Winning Differentiation Strategies

In our last blog post, we discussed six ways to differentiate your business from the competition, including product, service, distribution, relationship, image/reputation, and price. We noted that some differentiation strategies are more impactful for businesses than others.

To demonstrate how this plays out in practice, let’s look at some survey data which will help to identify winning differentiation strategies. Based on our survey analysis, one of these areas of differentiation is more powerful than any of the others — by a huge margin.

Exploring Survey Data to Identify Key Attributes

Priority Metrics Group conducts customer surveys regularly for clients in a variety of B2B businesses. We have compiled a database of survey results with data from hundreds of these studies using a 7-point scale. We looked at the 30 studies with the highest overall average net score. These businesses generated the biggest differential between their perceived performance and that of their best competitor. In other words, they are the most differentiated.

We weighted the net scores for each individual attribute by the importance of each attribute so that we would focus only on those with the largest competitive gap. We extracted the 50 individual attributes across all 30 studies with the highest weighted average net score and then grouped these by category.


Customer service attributes dominated the final list by almost two to one over all other categories combined. Interestingly, perceived value was the category that appeared second most often. Remember, this is for companies with exceptionally high levels of differentiation that are probably charging a premium price.

The Importance of Personal Service as a Differentiator

Looking at the specific attributes included in the top 50 list, the role of individuals becomes evident. It is not so much the customer service function as it is the customer service representative with important attributes like responsiveness, personal communication, understanding, openness to new ideas, courtesy, and frequency of contact.

This is the secret sauce of a B2B marketing effort. We have found that net scores for products are frequently at parity or even negative when the same business is excelling on personal service. Customers are buying a product that is the same as, or even a bit behind that offered by competitors because the level of personal service is exceptional. A company’s associates are the most effective means of differentiation.

These surveys also include price and value as attributes, so personal service carries with it an economic value that can exceed the dollar benefits of an exceptional product. To study that point a bit further, we also looked at those businesses that sell their products at a premium price from Priority Metrics Group’s database — companies with lowest net score on price.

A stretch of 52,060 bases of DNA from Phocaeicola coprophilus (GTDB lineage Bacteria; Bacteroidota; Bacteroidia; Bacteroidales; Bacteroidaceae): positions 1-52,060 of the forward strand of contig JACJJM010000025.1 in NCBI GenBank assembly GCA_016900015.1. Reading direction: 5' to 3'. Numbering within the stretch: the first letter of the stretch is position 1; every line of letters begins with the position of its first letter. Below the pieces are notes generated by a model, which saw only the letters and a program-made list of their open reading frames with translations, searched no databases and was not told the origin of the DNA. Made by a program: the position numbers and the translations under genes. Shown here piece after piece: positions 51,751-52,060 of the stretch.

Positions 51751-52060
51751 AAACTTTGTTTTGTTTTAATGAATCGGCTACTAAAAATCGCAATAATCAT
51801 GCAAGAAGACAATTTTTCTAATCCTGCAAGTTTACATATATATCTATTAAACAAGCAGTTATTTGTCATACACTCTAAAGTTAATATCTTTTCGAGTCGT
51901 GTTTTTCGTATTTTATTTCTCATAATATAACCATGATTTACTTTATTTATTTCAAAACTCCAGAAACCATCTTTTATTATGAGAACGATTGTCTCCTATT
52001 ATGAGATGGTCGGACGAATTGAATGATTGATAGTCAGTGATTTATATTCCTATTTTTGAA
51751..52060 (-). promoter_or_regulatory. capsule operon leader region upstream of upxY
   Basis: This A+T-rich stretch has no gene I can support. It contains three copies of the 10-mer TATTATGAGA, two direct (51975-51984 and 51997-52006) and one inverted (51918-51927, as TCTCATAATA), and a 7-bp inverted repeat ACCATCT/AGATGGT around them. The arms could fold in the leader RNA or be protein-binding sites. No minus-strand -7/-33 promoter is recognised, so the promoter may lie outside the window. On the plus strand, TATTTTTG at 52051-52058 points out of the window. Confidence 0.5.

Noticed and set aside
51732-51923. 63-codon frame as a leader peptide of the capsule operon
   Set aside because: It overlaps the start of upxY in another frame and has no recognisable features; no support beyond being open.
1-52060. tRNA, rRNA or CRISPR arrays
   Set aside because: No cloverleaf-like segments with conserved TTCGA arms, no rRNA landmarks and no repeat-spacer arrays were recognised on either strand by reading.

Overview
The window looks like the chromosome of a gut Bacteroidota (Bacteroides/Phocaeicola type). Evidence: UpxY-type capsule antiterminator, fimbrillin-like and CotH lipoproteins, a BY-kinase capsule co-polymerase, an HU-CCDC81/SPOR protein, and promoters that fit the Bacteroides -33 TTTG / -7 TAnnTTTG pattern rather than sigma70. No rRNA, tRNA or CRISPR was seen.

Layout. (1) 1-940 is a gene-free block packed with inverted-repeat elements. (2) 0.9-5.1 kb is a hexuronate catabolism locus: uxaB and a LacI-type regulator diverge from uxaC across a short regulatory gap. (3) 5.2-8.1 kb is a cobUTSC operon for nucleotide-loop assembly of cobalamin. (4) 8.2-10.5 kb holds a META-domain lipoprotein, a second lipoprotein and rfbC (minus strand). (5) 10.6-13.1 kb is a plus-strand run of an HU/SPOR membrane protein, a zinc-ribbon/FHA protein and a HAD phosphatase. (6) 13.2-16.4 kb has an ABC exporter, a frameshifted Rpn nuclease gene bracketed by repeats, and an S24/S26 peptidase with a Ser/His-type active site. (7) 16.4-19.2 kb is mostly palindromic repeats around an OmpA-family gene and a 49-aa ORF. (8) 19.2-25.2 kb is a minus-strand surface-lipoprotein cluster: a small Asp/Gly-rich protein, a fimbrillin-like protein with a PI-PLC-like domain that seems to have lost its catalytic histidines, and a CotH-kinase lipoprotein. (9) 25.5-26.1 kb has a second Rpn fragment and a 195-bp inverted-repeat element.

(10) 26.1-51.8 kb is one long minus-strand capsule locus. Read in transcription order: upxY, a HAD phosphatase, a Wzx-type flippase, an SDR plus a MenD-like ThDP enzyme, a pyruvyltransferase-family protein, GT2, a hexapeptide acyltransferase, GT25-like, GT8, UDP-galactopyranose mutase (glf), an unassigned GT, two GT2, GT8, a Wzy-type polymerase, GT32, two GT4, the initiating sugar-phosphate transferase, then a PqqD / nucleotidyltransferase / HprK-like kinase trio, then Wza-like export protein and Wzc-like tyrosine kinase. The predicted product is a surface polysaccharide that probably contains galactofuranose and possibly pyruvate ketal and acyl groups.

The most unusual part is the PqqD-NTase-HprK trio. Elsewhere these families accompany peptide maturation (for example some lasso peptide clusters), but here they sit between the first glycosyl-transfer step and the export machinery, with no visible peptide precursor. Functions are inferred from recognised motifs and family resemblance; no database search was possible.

All studies used a 7-point scale with scores weighted by importance. We extracted 30 studies from our database with the lowest net score for price or the highest perceived competitive price. We then gathered and categorized the top 50 attributes across all studies focusing on the most important with the largest competitive differential.

Price advantage was supported primarily by customer service. However, product quality also played a critical role for many businesses. These two categories of performance support a price premium and dwarf the impact of other categories by over a two-to-one margin.


Looking at the specific attributes behind this analysis, product quality is defined as consistency and conformance, runability and performance, and specific parameters such as strength and color match. Customer service is by personal aspects of service such as availability and accessibility, understanding, responsiveness, accuracy of information (something that is often overlooked), speed, and integrity. As in the previous analysis, customer service is composed primarily of attributes defining personal service.

The study concluded that customer service and product quality are the pillars supporting a premium price. And customer service is, again, dominated by personal aspects of service.

Download Our Free Ebook

Download's free eBook "How to Succeed Using Market Research" to learn practical strategies that will help you guide your organization on the journey to success.

How to Succeed Using Market Research eBook from

Editor's Note

This post was written by Priority Metrics Group (PMG), a partner in custom research.

About PMG

Priority Metrics Group (PMG) is a professional marketing consulting firm based in Spartanburg, South Carolina. PMG provides customized research, analysis, and consultation services designed to generate profitable growth for clients. They work with leading organizations in a variety of manufacturing and service industries. They are experts at gathering and processing market information, analyzing data, and translating information into actionable growth initiatives.  

Topics: Market Research Strategy Custom Market Research